“[More] retailers will eventually make the investment when NFC becomes more readily available and more applications are possible."
The story in the US is a very different one. The States appear to be more forward-thinking and ahead of the game when it comes to drilling deeper into consumer habits and offering a paperless and more convenient way of obtaining discounts.
The early adoption of handsets and tablets by consumers to aid the shopping process means that across the Atlantic digital couponing technology has taken off significantly. In the US, consumers use their smartphones to browse offers as they shop, using them as a way of gathering information. Something Puscher says is "quite a new and exciting development".
A "safebook" application that Valassis developed for use on laptops, tablets or smartphones for the US market, garnered 25,000 downloads in the first month. The app presents coupons and vouchers in a usable format and links to loyalty cards making redemption easier.
"Redemption remains a critical point. It must be easy so that retailers can accommodate it with current technology," Puscher says.
The app is used through Facebook, which she suggests is key. "It's important to develop applications that are fun and easy for the consumer to use and linked to other applications that you already use so that it's not another thing you have to open and engage with."
Another company at the forefront of this field in the US is Cardlytics, a private company that has developed technology to analyse transaction data held by banks and to use this information to sell targeted advertisements to retailers.
Cardlytics analyse shopper habits through their bank statements and insert relevant adverts into these. Shoppers can then accept the discount by clicking on the box, which will then be rebated automatically to their account when they meet the conditions, such as shopping at the store within a certain period of time.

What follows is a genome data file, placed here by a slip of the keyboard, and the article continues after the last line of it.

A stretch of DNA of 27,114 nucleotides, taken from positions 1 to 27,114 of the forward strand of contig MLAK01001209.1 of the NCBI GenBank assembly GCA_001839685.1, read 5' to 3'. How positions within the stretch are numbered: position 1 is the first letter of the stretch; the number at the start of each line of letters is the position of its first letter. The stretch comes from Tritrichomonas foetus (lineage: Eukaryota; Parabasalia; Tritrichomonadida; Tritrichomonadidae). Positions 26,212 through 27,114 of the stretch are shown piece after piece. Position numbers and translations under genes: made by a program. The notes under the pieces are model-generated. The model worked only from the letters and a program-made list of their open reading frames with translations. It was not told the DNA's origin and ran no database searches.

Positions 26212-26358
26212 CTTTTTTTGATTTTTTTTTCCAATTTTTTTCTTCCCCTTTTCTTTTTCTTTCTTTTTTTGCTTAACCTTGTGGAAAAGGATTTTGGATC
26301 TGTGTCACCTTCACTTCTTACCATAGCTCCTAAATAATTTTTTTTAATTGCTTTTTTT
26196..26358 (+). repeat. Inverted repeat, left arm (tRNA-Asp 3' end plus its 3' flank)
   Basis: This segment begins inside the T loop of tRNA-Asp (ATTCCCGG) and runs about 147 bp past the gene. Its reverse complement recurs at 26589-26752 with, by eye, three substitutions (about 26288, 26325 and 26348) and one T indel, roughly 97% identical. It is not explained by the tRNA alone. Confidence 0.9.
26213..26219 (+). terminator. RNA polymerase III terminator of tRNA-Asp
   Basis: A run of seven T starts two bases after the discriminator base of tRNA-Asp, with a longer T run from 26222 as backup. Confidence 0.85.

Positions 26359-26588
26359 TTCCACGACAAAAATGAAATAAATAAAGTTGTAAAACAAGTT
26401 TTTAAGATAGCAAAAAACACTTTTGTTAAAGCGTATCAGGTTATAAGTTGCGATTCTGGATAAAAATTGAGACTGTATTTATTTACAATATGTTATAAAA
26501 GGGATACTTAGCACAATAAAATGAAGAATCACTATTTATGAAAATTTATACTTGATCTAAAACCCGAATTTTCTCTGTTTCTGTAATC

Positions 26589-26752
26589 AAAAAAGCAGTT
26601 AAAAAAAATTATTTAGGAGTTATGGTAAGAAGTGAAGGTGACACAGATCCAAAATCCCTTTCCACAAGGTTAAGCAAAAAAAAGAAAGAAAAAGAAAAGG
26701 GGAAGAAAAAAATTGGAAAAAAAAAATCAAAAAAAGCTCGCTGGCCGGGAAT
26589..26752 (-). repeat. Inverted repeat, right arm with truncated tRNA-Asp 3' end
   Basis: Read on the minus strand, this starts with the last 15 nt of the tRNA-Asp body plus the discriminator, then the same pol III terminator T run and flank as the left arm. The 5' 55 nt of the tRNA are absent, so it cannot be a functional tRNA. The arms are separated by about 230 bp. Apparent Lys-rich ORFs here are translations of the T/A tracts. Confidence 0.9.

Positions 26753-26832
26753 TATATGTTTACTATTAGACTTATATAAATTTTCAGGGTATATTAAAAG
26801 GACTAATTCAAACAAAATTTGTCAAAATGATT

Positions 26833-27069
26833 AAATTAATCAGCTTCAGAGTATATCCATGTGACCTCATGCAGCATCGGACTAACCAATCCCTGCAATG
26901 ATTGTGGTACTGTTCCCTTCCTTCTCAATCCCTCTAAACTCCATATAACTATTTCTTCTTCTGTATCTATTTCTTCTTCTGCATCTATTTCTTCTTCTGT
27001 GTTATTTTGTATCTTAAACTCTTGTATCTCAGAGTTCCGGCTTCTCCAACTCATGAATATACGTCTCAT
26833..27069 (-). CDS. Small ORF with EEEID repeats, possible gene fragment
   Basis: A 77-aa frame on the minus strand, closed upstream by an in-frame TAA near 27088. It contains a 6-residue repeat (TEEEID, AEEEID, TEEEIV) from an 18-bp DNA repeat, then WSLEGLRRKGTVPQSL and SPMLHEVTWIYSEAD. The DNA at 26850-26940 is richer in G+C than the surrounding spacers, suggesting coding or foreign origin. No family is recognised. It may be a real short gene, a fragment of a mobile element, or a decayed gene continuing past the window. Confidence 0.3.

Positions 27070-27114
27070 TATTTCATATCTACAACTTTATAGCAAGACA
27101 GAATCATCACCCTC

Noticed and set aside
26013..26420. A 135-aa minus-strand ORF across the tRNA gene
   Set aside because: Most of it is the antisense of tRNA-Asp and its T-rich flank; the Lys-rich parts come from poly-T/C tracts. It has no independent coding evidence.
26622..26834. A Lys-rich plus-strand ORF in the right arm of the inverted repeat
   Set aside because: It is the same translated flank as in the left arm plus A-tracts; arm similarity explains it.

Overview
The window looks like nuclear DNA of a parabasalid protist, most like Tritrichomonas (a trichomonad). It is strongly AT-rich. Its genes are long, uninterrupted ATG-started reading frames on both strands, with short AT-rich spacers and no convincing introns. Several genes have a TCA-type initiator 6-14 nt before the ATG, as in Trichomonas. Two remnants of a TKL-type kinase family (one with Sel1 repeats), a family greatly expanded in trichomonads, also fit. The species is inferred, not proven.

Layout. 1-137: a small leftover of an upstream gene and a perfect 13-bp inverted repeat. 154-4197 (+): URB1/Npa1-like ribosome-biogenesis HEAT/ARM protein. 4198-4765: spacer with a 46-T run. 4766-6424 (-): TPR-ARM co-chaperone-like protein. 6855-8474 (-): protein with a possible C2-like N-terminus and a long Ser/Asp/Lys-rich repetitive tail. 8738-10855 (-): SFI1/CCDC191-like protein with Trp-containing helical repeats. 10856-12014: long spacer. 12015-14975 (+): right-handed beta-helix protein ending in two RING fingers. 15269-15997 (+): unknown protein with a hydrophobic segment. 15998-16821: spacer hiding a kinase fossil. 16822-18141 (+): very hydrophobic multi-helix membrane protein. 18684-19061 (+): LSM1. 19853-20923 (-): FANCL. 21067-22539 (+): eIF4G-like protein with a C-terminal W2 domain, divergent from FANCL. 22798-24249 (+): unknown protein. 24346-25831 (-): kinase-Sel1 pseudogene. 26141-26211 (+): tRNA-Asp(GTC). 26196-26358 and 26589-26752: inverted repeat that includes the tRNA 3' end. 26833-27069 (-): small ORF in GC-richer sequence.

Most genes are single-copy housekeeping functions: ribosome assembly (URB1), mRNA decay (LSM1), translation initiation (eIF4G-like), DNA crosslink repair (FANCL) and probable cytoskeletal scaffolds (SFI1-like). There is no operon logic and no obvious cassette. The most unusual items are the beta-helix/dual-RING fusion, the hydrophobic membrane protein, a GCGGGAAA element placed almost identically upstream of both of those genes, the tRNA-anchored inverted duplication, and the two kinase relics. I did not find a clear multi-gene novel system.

Cardlytics commercial director, Charlie Humphreys, says the system has been operating in the US for two and a half years and the company now works with over 330 banks and 70 top retailers, allowing it access to around 75m households.
"In the US, this model is now operating at scale and operating very effectively and driving a very high return on investment for retailers."
Humphreys says the system allows retailers to target consumers more precisely, to cut out any operational requirements of distributing, collecting or managing coupons, to operate through a new media channel and use the data to more effectively measure consumer behaviour.
"From a consumer point of view there's no need to print a coupon out, it's all done at the back end. It's significant and it's growing very quickly. These banking channels are ones that historically have not seen any marketing. This really stands out and is done in a way that doesn't distract the consumer from what it is looking at."
Humphreys says the company is looking to adopt this system in the UK in the next few months.
Whether UK consumers will be open to adopting this type of targeting and privacy invasion for promotions is questionable. But given the number of consumers who are signed up to receive coupon deals via email, many may just see this as another convenient way of adopting a more frugal lifestyle with little hassle.
Puscher suggests the key to winning over consumers lies in the convenience of the redemption.
"For coupons take off in a mobile environment, applications need to be developed that are easy for the consumer to use."
One retailer that certainly has its eye on this is Sainsbury's.
"Mobile phones are an incredibly powerful platform in that they combine our personal life and shopping history with our physical location," a spokesperson tells just-food. "We’re keeping a close eye on our mobile apps for Nectar offers and Mobile Scan and Go and how people use them to see how we can serve our customers best."
For Smith, the next few years are "unquestionably" likely to see a number, if not all, major retailers investing in more mobile phone couponing technology.
"It will allow them to offer loyalty programmes, targeted programmes that are more campaign driven, also link with the brands, they are crying out to be able to digitally redeem at point of sale.
"The first of the grocer retailers that invest in this kind of capability for digital redemption at point of sale, they will be doing it almost certainly with a loyalty perspective, but they will equally benefit from brands that currently can't direct their digital advertising spend in the way they can measure the impact at point of sale. If they have partners in retail that can do that then that benefits both. I think there will be big wins for those early into the market."
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Talking Tech: The development of technology in mobile couponing